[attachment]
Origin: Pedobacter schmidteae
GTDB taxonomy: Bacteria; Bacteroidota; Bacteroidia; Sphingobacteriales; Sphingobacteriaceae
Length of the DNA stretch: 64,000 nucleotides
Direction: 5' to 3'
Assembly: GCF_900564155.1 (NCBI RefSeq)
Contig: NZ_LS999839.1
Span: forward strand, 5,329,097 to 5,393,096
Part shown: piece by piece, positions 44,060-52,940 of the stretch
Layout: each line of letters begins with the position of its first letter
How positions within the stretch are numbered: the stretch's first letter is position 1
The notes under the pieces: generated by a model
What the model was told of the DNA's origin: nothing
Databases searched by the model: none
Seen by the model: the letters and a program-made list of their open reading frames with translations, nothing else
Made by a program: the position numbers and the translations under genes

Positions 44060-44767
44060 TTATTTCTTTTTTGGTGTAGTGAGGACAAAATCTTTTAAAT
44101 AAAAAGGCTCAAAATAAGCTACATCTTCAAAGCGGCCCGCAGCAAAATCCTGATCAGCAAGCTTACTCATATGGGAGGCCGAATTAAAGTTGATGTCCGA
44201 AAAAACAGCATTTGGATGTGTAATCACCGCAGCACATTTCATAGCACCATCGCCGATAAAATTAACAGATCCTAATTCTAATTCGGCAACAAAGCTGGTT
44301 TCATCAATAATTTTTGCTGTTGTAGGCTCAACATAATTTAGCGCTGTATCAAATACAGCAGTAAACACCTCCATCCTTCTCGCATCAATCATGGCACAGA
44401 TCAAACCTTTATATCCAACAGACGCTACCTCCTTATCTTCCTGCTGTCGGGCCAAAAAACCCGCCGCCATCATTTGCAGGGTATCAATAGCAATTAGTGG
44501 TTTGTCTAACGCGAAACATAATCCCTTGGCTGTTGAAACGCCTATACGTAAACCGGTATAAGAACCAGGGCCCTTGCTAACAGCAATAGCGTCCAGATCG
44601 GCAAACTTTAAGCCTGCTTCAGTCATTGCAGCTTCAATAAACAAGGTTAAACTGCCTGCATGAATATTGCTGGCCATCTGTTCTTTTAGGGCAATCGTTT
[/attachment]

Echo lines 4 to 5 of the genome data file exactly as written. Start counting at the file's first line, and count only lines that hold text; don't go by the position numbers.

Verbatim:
Direction: 5' to 3'
Assembly: GCF_900564155.1 (NCBI RefSeq)